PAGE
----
Case Shock

February 21, 2010
By mwolly BRONZE, Bloomington, Illinois
mwolly BRONZE, Bloomington, Illinois
1 article 0 photos 0 comments

In most situations I have the natural gift of having things just come easy to me. There is one instance in my life though where that was not the case. It all started last summer… After a year during school of debating as a novice my coach suggested that I go to a debate camp. I took him up on with his offer and soon enough was on a plane heading for Austin, Texas.
Soon enough, I had arrived at the camp hotel, the Castilian, on the University of Texas Campus. I dragged my heavy suitcase with me as I went up to the floor where the Debate Camp sign in was. I was soon in a very long line waiting behind a herd of rowdy high school kids. Finally, after many boring minutes of standing in line I was asked what group I would best be suited for entering. I chose the novice group as I had a bad beginning run during my freshmen year with an overwhelming number of losses.
After signing in and quickly throwing my stuff into my dorm room, I went to the classroom where I was supposed to meet my teachers. The classroom was full of eager high school students and there were two counselors standing in the front of the class who where Jenn and Chaten. Chaten was very thin with olive skin and glasses while Jenn was the opposite, a little heavy set with neatly brushed brown hair. Both had smiles on their faces.
When I sat down with the other kids, Jenn and Chaten got started with their lesson and it was all review for me. Their lecture was about case structure and how a debate round works. (Cases are opening speeches that you give, that layout all your arguments for why something should be done.) “This is a piece of cake,” I thought to myself and was about to dose off until Chaten said that we had to write our own cases. I immediately jolted in my seat and almost fell out of my chair. When I was debating at my high school, my coach always wrote the cases for us. “Writing a case?” I thought. “This could get messy.” So I immediately zoned in and tried to understand how to write a case. They gave examples of debating economic sanctions, jury nullification, and exit exams. By the end of the lesson I was feeling pretty confident about writing cases. When we were assigned time to work on the case topic of Economic Sanctions, I was ready. I was given a template on what the structure of a case and a pad of paper to write on.
We were then sent back to our dorms to work. I spent a lot of time researching my topic and getting some background information on economic sanctions on my laptop, that was simple enough. When I was done researching I knew I had to start writing my case. I was pumped I put my pen on my paper and was waiting for the ideas to flow straight from my brain to my paper like they did doing assignments at school. It didn’t happen. That shocked me and angered me at the same time. This had never happened before. My mind just went blank and I stared at my paper, frustrated. I looked at my watch and I was enraged I had spent a whole hour sitting there and there was not one word on my paper. My new friend Jerron that I had met earlier that day came a minute later and invited me to go chill in the lounge. I took his offer and left my blank notebook. I had a lot of fun just talking with my friend playing ping-pong, pool, and meeting new people. Soon enough it was dark outside and I had to be back in my dorm room for curfew.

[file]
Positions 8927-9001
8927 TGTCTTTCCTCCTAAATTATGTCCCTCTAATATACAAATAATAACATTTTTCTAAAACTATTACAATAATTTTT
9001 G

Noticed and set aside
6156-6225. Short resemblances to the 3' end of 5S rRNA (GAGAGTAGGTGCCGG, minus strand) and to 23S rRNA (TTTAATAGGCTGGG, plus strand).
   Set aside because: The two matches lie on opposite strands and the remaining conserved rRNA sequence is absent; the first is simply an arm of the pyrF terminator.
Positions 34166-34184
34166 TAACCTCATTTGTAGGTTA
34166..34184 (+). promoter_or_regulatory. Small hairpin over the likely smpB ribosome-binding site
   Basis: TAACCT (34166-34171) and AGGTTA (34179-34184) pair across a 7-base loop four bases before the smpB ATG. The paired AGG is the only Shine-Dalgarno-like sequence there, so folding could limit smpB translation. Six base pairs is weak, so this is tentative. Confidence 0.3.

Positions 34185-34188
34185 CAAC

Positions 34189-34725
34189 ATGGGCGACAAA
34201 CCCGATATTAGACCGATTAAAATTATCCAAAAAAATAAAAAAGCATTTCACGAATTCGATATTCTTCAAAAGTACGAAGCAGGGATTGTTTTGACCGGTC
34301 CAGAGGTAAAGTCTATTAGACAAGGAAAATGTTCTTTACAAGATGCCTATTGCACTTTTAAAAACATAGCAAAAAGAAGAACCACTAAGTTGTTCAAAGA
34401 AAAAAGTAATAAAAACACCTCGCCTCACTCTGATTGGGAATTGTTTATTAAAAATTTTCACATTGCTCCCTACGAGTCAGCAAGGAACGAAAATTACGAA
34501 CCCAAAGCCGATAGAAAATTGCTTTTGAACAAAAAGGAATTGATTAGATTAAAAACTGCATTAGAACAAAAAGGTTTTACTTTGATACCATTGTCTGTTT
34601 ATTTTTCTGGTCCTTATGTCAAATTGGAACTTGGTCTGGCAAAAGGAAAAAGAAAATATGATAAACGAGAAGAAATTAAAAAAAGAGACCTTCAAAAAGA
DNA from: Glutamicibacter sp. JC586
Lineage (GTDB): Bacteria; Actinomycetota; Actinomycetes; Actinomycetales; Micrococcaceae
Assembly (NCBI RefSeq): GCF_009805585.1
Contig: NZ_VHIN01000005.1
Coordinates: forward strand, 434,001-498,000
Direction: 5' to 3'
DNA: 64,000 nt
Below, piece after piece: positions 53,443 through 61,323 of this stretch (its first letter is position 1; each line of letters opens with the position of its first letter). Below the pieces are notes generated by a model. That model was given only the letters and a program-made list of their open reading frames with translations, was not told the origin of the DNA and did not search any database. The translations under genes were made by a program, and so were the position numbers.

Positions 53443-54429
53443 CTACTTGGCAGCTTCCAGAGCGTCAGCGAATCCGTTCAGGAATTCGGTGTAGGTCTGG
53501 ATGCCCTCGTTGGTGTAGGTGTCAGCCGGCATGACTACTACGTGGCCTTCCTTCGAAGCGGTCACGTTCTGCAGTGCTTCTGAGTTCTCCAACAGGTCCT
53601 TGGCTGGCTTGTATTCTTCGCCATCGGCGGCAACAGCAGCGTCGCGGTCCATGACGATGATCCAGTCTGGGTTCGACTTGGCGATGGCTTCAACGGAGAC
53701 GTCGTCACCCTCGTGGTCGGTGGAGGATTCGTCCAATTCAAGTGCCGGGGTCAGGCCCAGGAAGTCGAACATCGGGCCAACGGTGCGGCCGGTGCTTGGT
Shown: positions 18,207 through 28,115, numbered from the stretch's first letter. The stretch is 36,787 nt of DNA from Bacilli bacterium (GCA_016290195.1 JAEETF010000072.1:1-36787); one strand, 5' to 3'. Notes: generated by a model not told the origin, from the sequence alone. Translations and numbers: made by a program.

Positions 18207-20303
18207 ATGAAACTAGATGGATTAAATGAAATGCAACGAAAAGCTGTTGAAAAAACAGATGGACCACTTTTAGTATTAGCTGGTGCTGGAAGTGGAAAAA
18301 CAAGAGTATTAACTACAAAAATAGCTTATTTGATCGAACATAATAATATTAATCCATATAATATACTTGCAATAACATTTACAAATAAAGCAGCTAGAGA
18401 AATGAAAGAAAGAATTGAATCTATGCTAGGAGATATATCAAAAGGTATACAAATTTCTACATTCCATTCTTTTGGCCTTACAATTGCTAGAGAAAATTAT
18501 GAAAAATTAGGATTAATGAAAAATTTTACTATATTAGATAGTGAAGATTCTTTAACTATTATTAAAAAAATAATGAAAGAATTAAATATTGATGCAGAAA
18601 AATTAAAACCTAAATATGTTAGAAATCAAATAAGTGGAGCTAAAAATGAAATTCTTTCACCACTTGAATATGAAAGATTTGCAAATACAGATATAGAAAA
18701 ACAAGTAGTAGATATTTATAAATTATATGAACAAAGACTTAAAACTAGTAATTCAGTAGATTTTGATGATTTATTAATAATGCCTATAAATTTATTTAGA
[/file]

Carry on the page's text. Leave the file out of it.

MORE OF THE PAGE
I walked back to my room and opened up the door and saw the blank notepad on which my case should have been completed. “Crap,” I thought to myself. I had to have my case finished and printed by tomorrow morning, ready to be debated. “If I don’t have this case done Chaten will flip out.” And through all that that frustration and stress that was going on my head something clicked. I sat down and soon enough my hand just started moving like magic. I used the evidence from the articles that I was given by my teachers to back up my case; I had written persuasive papers in school, but that was not enough to prepare me for this task. The mental stress was enormous but I kept at it until the end. I looked at my watch, It was 3:00 in the morning. My brain and body were so mentally worn out that I just fell on my bed and fell into deep sleep.
The next morning I woke up and ate a quick breakfast and went to the room were I was supposed to be debating with my completed case. I went in there feeling confident with the case I put together the night before, feeling invincible.
I got destroyed.
My opponent tore my case apart. I realized that I had not used as much evidence as I thought to back up each of my arguments and was relying too much on my own words. My opponent saw that, honed in on it and showed the judge that I was asserting myself too much and he ended up beating me down on that.
Even though my round did not go well, I was not fazed, I took my loss as a learning experience and my situation of procrastination as an experience and knew what I had to fix in my case. Soon enough loses turned into wins and I left camp feeling successful in both debating and case writing. Walking away from camp made me realize that things do not always come easily and when they don’t, you have to work twicefold.

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